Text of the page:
Usually, only the tiniest amount of a flavor concentrate is better in casing than so large a quantity that the specific flavor can be immediately identified. Subtle flavoring produces a vague enhancement of the smoke aroma, while a strong dose shouts out its name [Some of the “fruit” flavored pipe tobacco blends from Cornell & Diehl, such as “berries”, “apricot” or “peaches and cream”, while delicious, do not actually taste identifiably like the named flavors.]
c) Modifying pH (acidity)
Modification of tobacco pH (a lower number means more acidic, while a higher number means more alkaline) causes changes that can be grouped into two general categories: chemically altering amino acids and other compounds within the tobacco or tobacco casing, and directly altering the acidity of the smoke of combustion. The citric acid solution, for example, is commonly used as a casing on flue-cured tobacco to “smooth” away from the “harshness”, though what exactly this means is unclear.
In contrast to using the more alkaline nature (higher pH) of perique smoke to neutralize the relative acidity (lower pH) of flue-cured tobacco smoke, directly adding acid or alkali chemically removes (or alters) some offending compounds.
The character of a humectant is that it tends to attract and hold onto water. Similarly, a humectant may hold onto a flavoring ingredient that might otherwise promptly waft away. Honey and molasses (and other syrups) serve to some extent as humectants.
Glycerin and polypropylene glycol (PPG) is the most common humectants used in commercial pipe tobacco. Not only do they (alone or in combination) hold onto moisture, keeping tobacco eternally soft and “consumer-friendly”, they also do the same with flavorants.
In addition, PPG exerts a mild, anti-fungal effect, decreasing the risk of mold developing. For this latter reason, PPG is added to every commercial pipe tobacco on the market today. Even brands noted for being initially on the “dry” side contain some PPG. Glycerin is anti-bacterial.
Unfortunately, some pipe smokers can easily taste PPG. Regardless, PPG compromises the burn properties of a tobacco blend and is the primary cause of a gooey, tar-like mess created in a pipe stem and at the bottom of a pipe bowl. Natural, PPG-free pipe tobacco simply doesn’t do that.
For a pipe blend that contains no humectant, storage within a vapor-proof container (not a common, pipe tobacco tin) will maintain its current moisture for weeks or months. If it becomes too dry, then flicking in a few drops of water from your fingertips, and then re-closing the container will restore the tobacco to a higher state of the case.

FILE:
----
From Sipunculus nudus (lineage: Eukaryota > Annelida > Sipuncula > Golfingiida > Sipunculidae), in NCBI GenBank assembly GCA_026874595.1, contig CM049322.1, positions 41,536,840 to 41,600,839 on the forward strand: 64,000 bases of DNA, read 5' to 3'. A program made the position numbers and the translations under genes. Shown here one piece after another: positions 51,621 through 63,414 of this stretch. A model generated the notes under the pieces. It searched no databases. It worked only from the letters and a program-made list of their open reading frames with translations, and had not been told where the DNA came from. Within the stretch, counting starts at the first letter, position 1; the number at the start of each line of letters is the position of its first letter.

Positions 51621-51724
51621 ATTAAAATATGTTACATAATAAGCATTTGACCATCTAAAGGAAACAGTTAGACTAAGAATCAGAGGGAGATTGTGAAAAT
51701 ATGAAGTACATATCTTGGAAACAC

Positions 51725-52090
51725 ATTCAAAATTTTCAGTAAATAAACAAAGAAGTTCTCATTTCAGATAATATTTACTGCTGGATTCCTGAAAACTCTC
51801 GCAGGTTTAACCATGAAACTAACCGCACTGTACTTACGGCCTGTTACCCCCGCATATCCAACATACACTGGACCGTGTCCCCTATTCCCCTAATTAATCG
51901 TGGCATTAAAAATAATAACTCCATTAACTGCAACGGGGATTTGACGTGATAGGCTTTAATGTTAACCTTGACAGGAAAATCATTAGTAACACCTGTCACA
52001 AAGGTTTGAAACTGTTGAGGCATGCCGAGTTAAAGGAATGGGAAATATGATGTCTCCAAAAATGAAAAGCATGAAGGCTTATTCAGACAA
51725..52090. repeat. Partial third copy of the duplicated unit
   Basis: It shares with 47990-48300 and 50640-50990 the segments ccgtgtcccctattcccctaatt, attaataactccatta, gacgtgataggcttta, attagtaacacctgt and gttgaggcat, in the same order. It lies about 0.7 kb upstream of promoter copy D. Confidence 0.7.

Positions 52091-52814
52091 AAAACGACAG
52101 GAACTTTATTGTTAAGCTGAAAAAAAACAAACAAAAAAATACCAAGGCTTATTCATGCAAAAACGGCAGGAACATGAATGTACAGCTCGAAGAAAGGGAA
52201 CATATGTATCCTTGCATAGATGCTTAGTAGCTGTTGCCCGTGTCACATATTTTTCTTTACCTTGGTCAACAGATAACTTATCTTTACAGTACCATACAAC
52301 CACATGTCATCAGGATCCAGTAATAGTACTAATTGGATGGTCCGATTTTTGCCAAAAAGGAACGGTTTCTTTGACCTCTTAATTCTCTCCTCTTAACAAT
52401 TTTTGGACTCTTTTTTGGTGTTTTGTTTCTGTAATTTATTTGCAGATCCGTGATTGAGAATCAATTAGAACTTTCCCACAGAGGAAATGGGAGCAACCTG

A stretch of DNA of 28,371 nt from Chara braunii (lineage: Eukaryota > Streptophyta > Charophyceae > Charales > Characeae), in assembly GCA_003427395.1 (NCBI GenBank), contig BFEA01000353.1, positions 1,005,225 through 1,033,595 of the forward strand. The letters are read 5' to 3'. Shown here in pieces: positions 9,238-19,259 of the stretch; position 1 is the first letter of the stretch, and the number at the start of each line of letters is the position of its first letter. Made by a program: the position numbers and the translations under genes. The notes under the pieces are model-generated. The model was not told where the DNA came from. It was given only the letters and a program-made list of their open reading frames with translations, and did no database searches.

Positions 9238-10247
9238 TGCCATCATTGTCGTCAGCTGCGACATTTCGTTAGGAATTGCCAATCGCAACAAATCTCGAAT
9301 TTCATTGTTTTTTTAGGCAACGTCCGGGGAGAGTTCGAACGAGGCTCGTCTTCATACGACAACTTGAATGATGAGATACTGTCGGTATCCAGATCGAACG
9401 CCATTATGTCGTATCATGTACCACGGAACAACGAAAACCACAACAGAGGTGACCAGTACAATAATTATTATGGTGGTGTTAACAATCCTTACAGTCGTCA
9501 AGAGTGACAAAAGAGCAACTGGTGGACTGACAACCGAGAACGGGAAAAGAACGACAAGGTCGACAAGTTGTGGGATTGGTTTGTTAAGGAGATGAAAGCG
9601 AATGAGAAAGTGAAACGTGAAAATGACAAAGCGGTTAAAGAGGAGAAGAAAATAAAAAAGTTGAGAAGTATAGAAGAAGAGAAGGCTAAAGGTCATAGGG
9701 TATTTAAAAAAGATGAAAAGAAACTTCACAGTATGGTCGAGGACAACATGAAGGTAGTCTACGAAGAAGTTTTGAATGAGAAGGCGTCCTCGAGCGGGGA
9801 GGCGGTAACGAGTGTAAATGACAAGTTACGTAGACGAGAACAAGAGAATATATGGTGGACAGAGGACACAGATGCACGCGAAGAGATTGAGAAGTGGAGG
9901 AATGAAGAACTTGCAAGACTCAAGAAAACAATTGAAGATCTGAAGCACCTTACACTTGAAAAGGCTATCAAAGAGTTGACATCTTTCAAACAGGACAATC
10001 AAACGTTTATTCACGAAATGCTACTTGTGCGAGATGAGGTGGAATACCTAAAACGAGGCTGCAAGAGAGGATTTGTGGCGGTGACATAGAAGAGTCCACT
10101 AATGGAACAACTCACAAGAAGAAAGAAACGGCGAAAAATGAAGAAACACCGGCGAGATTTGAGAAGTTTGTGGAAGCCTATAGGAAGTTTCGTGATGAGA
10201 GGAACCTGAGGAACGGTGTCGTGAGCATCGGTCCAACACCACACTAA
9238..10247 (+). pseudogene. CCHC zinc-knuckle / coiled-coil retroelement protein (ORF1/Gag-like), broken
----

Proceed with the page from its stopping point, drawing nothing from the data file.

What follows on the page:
e) Casing Recipes for Pipe Tobacco
Earl Grey: a casing with a drop each of bergamot and lavender (LorAnn Oils) into a 1/4 teaspoon of glycerin and a 1/4 cup of vodka and 1/2 teaspoon of invert sugar and added that to 100 grams of my Cavendish and put in a press for 3 weeks. I tried some after cutting and drying it and what an awesome flavor. It truly tastes like Earl Grey. It is rather strong in flavor and will benefit from being blended.
Below are two recipes for casing during the pressure cooker Cavendish procedure.
Unflavored Black Cavendish: Glycerin at a 1:20 to 1:40 ratio by weight of glycerin to tobacco, before pressure cooking. This is not a precise procedure, to begin with, but for the sake of making it simple, this involves about 20 parts tobacco, 19 parts water, and 1 part glycerin. Then pressure is cooked in a sealed jar at 15lbs for 3 to 4 hours. If this is done with flue-cured bright tobacco, dried, and aged a month, it makes a sweet but tobacco flavored black Cavendish.
Vanilla Black Cavendish: Follow the black Cavendish procedure (above) but use vanilla extract. This means 20 parts tobacco, 10 to 15 parts water, 5 to 10 parts vanilla extract. It must be an alcohol-based vanilla extract.
Roll tobacco into a rope. Pack into a jar. Fill the jar with dried elderberries or dried currents. Put some water in. Bake at 220°F for a couple of hours.
1. Combine 1 Tbsp Hershey’s syrup (may also use molasses if preferred or a combo of both) per 1 ounce of water (distilled preferred but not necessary)
2. Spread your Burley out onto a cookie sheet and preheat the oven to approximately 180°F.
3. Toast the tobacco until almost dry (not crispy) and remove from the oven.
4. Spritz the Burley with casing solution, mixing well, until covered but not dripping wet.
5. Place the tobacco back in the oven and dry again.
6. Repeat these steps 3 or 4 times.
[ Cobguy (Darin)]
Coffee House” Red Flue-cured Virginia (FCV):
1. Combine 1 Tbsp Apple Cider Vinegar (Bragg’s) per 1 ounce water (distilled preferred but not necessary) and add 1/8 tsp cinnamon.
2. Spritz whole Red FCV leaf while in the low case until it’s brought to the high case.
3. Allow the leaf to dry back down to the medium case and make a stack.
4. Press the stack into a plug using your home-press of choice for at least 3 days.
5. Slice into flakes and jar for at least 3 months. 9-12 months is better.
[ Cobguy (Darin)]